In particular, if the causality condition is violated at qe^tf but the chronology condition holds, there must be a closed null geodesic curve y through q. Let v be an affine parameter on y (regarded as a map of an open interval of JB1 to and let..., v_lt «;„, vlt v2>... be successive values of v at q. Then we may compare at q the tangent vector 3/0i>|„_„o and the tangent vector d/Sv]^^ obtained by parallelly transporting djdv] round y. Since they both point in the same direction, they must jbe proportional: 8/8v= a djdvThe factor a has the following significance: the affine distance covered in the nth circuit of y, (vn+1 — vn), is equal to «-»(^ - v0). Thus if a > 1, v never attains the value (Hj —«0)(1 —a-1)-1 and so y is geodesically incomplete in the future direction even though one can go round an infinite number of times. Similarly if a < 1, y is incomplete in ¿he past direction, while if a = 1, it is complete in both directions. In the two-dimensional model of Taub-NUT space described in § 5.7, there is a closed null geodesic which is an example with a > 1. Since the factor a is a conformal in variant, this incompleteness is independent of the conformal factor. This kind of behaviour, however, can happen only if there is a violation of causality in some sense; if the strong causality condition (see below) holds, a suitable conformal transformation of the metric will make all null geodesies complete (Clarke (1971)).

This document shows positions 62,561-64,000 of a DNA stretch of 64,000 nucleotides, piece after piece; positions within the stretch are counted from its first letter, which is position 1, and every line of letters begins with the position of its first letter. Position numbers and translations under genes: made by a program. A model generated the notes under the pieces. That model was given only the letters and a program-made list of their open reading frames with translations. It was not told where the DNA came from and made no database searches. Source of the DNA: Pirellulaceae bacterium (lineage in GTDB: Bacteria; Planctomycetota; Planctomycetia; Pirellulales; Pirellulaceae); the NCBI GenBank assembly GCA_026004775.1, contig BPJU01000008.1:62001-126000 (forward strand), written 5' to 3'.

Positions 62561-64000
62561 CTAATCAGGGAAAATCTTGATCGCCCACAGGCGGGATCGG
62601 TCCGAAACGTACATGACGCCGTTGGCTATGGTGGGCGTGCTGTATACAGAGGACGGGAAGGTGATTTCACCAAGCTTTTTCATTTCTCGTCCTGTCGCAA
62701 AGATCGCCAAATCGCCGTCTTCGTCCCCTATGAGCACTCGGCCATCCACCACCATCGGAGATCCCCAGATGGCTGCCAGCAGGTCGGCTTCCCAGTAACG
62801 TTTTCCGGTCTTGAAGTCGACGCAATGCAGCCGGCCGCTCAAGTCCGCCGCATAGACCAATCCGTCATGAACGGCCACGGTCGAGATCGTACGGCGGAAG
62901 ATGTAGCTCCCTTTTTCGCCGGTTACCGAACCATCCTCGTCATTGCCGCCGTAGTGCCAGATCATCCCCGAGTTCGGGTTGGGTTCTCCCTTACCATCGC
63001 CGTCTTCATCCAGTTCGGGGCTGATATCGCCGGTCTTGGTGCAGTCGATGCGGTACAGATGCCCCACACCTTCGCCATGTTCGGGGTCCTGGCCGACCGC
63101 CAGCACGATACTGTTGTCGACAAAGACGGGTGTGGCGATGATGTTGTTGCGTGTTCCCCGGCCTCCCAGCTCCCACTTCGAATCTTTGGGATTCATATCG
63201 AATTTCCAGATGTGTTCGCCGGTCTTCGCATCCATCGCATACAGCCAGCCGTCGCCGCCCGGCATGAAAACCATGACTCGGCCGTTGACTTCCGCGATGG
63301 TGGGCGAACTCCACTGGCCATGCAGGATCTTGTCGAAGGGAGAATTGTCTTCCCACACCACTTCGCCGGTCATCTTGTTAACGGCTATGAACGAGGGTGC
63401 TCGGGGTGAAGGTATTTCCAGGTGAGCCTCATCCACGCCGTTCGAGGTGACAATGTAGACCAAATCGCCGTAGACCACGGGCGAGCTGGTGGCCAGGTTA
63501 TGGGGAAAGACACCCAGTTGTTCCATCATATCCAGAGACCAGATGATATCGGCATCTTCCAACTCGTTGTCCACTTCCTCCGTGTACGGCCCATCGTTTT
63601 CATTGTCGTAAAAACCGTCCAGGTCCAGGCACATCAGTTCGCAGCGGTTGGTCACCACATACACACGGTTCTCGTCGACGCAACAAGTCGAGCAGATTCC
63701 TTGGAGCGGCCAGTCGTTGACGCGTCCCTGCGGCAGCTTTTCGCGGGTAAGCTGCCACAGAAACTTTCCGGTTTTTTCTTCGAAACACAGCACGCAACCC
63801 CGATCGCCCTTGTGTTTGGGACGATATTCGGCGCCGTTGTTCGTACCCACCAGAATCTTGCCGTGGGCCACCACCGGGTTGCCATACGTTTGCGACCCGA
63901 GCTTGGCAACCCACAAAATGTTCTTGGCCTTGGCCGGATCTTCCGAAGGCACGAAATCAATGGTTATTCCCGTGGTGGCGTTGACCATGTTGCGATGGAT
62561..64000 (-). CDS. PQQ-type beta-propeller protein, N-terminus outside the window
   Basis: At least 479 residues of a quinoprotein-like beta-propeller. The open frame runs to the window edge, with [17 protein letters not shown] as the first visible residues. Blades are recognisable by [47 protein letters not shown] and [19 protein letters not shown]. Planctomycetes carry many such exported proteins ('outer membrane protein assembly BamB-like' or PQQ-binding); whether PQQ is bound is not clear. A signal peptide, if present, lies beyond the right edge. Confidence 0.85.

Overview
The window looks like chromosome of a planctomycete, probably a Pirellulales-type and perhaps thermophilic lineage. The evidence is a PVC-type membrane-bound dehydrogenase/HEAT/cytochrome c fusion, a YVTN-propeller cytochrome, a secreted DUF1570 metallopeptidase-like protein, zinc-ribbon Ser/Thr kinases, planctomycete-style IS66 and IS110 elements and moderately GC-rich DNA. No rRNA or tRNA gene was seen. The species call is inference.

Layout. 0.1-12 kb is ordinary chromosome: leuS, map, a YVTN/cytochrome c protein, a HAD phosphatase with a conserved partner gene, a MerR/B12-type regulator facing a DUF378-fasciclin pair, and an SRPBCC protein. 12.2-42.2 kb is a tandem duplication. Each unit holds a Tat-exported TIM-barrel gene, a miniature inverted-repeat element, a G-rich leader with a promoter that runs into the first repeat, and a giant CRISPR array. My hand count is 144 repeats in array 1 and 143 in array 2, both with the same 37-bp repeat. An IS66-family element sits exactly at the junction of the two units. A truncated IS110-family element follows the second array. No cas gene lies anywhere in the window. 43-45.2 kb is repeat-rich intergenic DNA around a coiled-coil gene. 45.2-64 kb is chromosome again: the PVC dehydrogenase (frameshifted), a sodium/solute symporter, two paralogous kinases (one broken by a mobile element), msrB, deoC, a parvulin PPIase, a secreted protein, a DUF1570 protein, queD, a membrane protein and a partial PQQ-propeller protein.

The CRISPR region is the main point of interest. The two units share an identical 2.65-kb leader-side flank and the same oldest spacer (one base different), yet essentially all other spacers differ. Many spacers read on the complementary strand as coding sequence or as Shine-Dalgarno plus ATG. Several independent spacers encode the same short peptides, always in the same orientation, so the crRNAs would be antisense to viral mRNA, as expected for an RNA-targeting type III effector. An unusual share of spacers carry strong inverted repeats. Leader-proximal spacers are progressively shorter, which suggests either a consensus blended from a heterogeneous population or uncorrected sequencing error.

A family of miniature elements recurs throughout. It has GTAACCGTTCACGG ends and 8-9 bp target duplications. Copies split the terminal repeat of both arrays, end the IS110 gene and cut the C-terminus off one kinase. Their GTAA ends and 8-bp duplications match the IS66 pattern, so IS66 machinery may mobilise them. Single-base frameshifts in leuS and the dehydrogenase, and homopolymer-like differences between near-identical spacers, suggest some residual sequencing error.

The factor a has a further significance from the following result.

Proposition 6.4.4

If y is a closed null geodesic curve which is incomplete in the future direction then there is a variation of y which moves each point of y towards the future and which yields a closed timelike curve.

By §2.6, one can find on J( a timelike line-element field (V, — V) normalized so that g(V, V) = — 1. As we are assuming that is time-orientable, one can consistently choose one direction of (V, — V) and so obtain a future-directed timelike unit vector field V. One can then define a positive definite metric g' by

Let t be a (non-affine) parameter on y which is zero at some point gey and which is such that gr(V, 8/8t) = — 2~i. Then t measures proper distance along y in the metric g' and has the range — oo < t < oo. Consider a variation of y with variation vector 8j8u equal to xV, where x is a function x(t). By § 4.5, where fêjët = (Djët) (ê/êt). Now suppose v were an affine parameter on y. Then djdv would be proportional to 3/Si: djdv = h8/8t, where h~x dhjdt — —f. On going round one circuit of y, 8/8v increases by a factor a > 1. Thur -